The Flathead National Forest released its Draft Environmental Impact Statement last week, moving one step closer to finalizing a 15-year logging and fire mitigation project in the Swan Valley. But critics say the Mid-Swan project, which covers an area larger than Flathead Lake, violates federal law due to the project's lack of specificity.
When the U.S. Forest Service releases documents assessing the impact of its proposed projects, it gives the public information about where the project will take place; and within that boundary, the locations of particular actions such as timber sales and stream restoration. But those projects typically take place on about 3,000 to 7,000 acres.
Keith Hammer, Executive Director of the Swan View Coalition says the recently released draft environmental impact statement for the 174,000-acre Mid-Swan project, which stretches from south of Swan Lake to Condon, lacks that specificity.
"What they’re saying in this EIS is ‘Well, sometime over the next 15 years, we’re going to do something over this huge … chunk of landscape. But we’re not going to tell you where we’re going to do it, and just when and how, until later, after you’ve already missed the opportunity to go to court to stop it."
The Flathead National Forest is proposing commercial logging for between 18,000 to 40,000 acres, and up to 13,000 acres of prescribed burns. It’s also looking to build between 7 and 49 miles of potentially permanent roads. The proposal calls for decommission around 44 miles of existing roadways.
To be clear, the Flathead National Forest is providing maps showing where it plans to carry out these activities. Hammer says the maps outline large color-coded chunks of landscape lacking site-specific details. He says those details would show the public whether a timber sale could happen down the road or five miles away. He says the public needs those details now during the Mid-Swan comment period.
Joe Krueger with the Flathead National Forest says it’s not unusual for the Forest Service to propose general activities on large swaths of land and wait until after the public has provided comment to release details on site-specific work like timber sales or prescribed burns. He says the Forest Service will provide more specifics to the public each year before work begins.
"Throughout the 15 years, you know, every year before we begin: Here’s what we’re proposing this coming year, here’s the activities out there and there'll be a whole back-and-forth public," Krueger said. "That will be after the NEPA process, of course."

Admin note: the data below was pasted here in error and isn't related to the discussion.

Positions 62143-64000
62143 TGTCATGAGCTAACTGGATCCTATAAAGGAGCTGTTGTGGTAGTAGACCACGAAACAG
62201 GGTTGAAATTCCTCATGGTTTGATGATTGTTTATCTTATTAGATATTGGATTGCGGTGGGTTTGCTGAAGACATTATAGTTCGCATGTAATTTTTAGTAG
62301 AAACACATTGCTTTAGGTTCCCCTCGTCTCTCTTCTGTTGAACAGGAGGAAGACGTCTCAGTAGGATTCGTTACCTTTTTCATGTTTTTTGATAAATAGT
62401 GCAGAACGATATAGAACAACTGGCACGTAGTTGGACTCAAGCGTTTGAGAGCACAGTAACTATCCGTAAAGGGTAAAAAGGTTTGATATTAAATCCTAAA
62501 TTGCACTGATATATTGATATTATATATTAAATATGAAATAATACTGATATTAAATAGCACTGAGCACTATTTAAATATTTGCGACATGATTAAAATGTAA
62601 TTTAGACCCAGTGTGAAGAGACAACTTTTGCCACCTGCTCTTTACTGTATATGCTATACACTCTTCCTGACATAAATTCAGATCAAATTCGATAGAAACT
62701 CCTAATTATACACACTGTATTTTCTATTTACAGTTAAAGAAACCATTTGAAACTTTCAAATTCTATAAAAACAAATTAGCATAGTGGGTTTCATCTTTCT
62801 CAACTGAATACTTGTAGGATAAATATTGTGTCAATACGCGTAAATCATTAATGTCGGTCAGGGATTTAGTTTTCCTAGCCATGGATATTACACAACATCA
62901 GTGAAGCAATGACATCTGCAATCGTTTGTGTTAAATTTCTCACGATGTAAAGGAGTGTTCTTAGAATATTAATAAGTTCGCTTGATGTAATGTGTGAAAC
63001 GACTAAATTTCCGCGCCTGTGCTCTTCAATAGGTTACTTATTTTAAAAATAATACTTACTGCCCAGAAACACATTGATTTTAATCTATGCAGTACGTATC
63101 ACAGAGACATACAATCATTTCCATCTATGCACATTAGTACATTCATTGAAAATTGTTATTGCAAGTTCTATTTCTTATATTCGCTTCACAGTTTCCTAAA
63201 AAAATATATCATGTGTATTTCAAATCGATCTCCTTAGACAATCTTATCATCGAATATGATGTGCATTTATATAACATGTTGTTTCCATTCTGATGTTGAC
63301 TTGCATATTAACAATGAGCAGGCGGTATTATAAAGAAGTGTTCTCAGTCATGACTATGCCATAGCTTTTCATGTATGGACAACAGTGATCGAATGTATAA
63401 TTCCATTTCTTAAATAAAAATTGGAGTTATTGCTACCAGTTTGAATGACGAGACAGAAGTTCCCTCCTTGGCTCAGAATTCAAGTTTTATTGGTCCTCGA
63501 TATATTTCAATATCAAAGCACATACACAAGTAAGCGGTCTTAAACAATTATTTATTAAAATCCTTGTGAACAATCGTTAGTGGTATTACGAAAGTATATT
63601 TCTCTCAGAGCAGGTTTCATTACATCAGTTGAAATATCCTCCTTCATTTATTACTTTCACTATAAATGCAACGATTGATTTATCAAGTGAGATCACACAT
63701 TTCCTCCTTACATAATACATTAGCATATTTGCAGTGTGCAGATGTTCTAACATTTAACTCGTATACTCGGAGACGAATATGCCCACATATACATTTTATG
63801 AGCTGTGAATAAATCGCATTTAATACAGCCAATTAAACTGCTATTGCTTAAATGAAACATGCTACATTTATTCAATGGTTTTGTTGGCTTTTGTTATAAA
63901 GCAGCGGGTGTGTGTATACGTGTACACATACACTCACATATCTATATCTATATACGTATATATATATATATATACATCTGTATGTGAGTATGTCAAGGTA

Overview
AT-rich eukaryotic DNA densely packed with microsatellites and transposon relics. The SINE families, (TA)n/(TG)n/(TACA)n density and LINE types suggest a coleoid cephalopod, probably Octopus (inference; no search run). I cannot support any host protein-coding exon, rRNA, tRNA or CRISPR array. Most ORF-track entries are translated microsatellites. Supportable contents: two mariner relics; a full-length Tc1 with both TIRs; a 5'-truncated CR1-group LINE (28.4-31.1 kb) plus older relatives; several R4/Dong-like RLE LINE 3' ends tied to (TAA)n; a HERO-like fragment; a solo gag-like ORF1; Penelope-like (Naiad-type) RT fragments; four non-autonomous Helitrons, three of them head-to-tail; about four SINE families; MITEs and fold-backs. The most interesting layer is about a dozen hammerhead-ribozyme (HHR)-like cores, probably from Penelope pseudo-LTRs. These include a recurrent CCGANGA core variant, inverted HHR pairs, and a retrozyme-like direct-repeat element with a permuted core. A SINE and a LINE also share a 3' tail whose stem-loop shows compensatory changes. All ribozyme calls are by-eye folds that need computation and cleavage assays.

In the draft EIS, the Forest Service says that back-and-forth will be informal and that, "It needs to be clearly understood that public engagement is not intended to 're-scope' or re-analyze potential environmental effects." Kruger says the Flathead National Forest is proposing this landscape-scale project in order to speed fuel reduction work that he says will mitigate severe wildfires.
Keith Hammer with the Swan View Coalition says this scale of project doesn’t give the public enough information to effectively object to specific work within it.
"That’s how the public is put at a tremendous disadvantage — and an unlawful one, according to the courts in Alaska."
Hammer is referring to a 1.8 million-acre project the Forest Service proposed in southeast Alaska. The Anchorage District Court ruled earlier this year that the project violated the National Environmental Policy Act, or NEPA, because the Forest Service relied on large general areas where it wanted to conduct logging.
Tom Waldo with Earthjustice litigated the case. He says instead of providing general outlines of where thousands of acres of logging could take place on a map, federal law requires the Forest Service to let the public know where specific cuts are going to take place.
"So there’s a wide variety of different kinds of habitat that affects different species differently; you know - big trees, small trees, old growth, young growth, high elevation, low elevation, streams, wetlands, soil," Waldo said. "All of those things matter. They all vary a lot across the landscape."
The federal court threw out the Alaska project because it lacked that level of detail. Krueger with the Flathead National Forest says if the public thinks the draft EIS for the Mid-Swan project is lacking that information, they should comment before the deadline on October 13.
Hammer says if the Flathead National Forest doesn’t provide that extra detail by the time it finalizes the project, the Swan View Coalition is likely to sue based on the same argument that led to the ruling in Southeast Alaska.